Proliferation

Shaping our NATO: Young Voices on the Warsaw Summit 2016

Our new policy workshop competition gives students and recent graduates the opportunity to reflect on the most pressing issues facing NATO today and to shape the future of the Alliance. Five winners will receive a trip to Berlin to present the collective ideas to decision-makers. View
 

Bibliography on NATO: Some Guidance for Getting Started

As a think-thank comprised mainly of Political Science students, we are keenly aware of the endless activities that foment procrastination when writing an article. In order to get the proverbial mental ball rolling for the "Shaping our NATO" competition, we have compiled some recent publications regarding NATO. These articles range from introductory texts to more area-focused and technical papers. View
 

Iran: An Enemy to Fear or a Powerful Ally to Acquire?

The Iran nuclear deal is portrayed as weak by many Republican presidential candidates, but in reality the deal allows for the US to gain a new ally in the fight against Daesh. As previous US involvements in the Middle East have shown, there needs to be regional cooperation in order to erect change. Iran has the incentive and the means to destroy Daesh in the region and by securing the nuclear deal, the US and others have given Iran the green light to proceed. View
 

Another Reset? The Iran Nuclear Deal and Its Consequences for NATO

The recent nuclear agreement with Iran has consequences not only for the Middle East, but also for Central and Eastern Europe (CEE). The deal changes the energy landscape and offers a chance to break free from the Russian near monopoly on natural gas supplies for this region, but Russian help in shepherding the agreement may prompt President Obama to cooperate with Moscow on other security issues. However, the price for such cooperation may require sacrificing interests of America’s regional allies. View
 

NATO's Large Nuclear Arsenal Serves Little Purpose

The nuclear powers of NATO should reduce their nuclear arsenal to a much smaller level, but still retain enough force to retaliate against a nuclear strike. Considering that a couple hundred nuclear explosions would cause a nuclear winter and destroy civilization as we know it, why maintain such a large nuclear arsenal? NATO realistically needs to only maintain a few hundred weapons to serve the same purpose of the few thousands it maintains and upgrades today. View
 

No Trust, No Deal: Underneath Obama's Threat to Veto New Sanctions for Iran

In President Obama’s State of the Union address on 22 January 2015 he repeated his threat to veto new sanctions for Iran if Congress impeded the chance of reaching a nuclear deal with Iran. However, despite any congressional legislation measures the deal with Iran will not be accomplished unless both countries start to invest in a trustful relationship. To build up trust Iran and the United States need to be reliable, honest and keep the promises they make to each other. View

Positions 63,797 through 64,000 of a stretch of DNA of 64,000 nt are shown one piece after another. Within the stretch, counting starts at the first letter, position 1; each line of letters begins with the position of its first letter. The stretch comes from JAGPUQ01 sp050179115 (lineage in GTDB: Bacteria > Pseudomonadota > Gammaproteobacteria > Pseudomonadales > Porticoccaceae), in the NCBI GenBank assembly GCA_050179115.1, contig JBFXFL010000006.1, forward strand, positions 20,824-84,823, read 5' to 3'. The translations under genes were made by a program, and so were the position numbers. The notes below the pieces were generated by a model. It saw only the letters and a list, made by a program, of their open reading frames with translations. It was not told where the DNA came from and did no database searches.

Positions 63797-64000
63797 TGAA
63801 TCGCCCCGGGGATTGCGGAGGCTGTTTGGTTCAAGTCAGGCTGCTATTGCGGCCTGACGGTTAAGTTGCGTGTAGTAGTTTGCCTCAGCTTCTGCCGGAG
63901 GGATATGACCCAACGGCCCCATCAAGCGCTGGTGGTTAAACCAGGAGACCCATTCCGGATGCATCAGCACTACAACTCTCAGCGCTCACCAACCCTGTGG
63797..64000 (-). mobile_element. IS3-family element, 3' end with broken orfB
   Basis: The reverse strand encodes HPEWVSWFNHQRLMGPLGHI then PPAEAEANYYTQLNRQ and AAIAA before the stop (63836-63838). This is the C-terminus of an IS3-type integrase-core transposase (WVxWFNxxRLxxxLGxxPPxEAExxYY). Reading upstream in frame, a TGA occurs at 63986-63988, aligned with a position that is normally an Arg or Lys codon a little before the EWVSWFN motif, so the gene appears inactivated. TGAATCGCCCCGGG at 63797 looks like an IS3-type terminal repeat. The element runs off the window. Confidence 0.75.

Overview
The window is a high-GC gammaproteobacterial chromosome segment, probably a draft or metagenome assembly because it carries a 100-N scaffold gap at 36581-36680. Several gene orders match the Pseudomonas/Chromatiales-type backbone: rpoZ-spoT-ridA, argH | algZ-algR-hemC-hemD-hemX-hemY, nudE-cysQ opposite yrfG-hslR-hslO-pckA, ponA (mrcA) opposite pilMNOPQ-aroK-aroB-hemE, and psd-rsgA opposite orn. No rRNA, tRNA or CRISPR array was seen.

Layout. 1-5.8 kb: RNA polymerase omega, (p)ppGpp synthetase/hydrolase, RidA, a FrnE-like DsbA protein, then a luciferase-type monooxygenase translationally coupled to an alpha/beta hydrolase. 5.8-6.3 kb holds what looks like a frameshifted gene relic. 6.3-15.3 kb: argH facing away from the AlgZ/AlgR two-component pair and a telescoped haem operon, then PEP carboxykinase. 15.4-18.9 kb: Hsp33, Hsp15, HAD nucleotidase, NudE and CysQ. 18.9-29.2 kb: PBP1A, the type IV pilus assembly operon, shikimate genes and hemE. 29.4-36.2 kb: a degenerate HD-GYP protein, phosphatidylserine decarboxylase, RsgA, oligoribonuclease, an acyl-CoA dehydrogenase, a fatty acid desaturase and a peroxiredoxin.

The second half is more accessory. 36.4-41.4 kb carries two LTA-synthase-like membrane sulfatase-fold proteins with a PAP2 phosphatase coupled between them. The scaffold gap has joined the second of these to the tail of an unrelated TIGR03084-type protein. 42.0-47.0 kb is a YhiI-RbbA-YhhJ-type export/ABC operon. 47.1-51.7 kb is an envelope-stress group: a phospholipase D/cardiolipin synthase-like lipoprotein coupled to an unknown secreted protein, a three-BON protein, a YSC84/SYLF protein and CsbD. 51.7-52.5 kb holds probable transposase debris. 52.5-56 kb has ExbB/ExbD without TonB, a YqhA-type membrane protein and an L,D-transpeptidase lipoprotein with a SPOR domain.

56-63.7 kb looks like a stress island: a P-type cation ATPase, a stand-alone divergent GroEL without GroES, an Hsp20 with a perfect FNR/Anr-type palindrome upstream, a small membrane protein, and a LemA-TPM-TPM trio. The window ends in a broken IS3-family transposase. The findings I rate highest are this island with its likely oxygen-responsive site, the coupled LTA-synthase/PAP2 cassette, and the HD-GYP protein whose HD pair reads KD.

Twitter Highlights: July 2014

With over 4,990 followers on Twitter and counting, we're very close to our summer goal of reaching 5,000 followers. Atlantic-community.org continues to use its social media platforms to share stories relevant to transatlantic relations and to promote published member articles while engaging with the community on both sides of the Atlantic. Our July tweets cover a range of issues, from the foundations of the transatlantic partnership, to ISIS, to energy policy and European security. View
 

No Need for Germany to Rush Acquisition of Armed Drones

The German government is discussing the purchase of armed unmanned aerial vehicles (UAVs), commonly referred to as drones. While such systems do have advantages from a purely military point of view, the current generation of drones is not likely to be useful in the context of German missions abroad. Rather, their purchase could even be detrimental to the security of German soldiers and broader German foreign policy goals. View
 

Ukraine Should Not Be Dragged Into Shield Debate

Recently, after the Ukrainian crisis began there was much debate on the required security measures to reassure the NATO’s Eastern European members. Some lawmakers have called for a speeding up of the implementation of the NATO missile shield project. To link missile defense with Ukraine would be a self-defeating move however. The shield is not designed to stop Russia’s arsenal and would allow Moscow a free hand to tear up other arms control agreements. View
 

North Korea: Change on the Horizon?

Whether it be accusations of an ongoing political purge, or the detention of foreign nationals, the behavior of the North Korean government is, if and when it is made public, sure to capture the world's attention. Based on my visit to North Korea in late 2013, I believe that a shift in the political direction initiated by Pyongyang is likely. Kim Jung Un is attempting to restructure and modernize the country. There is also the possibility of renewed nuclear talks and there are signs of more cordial relations with Seoul. View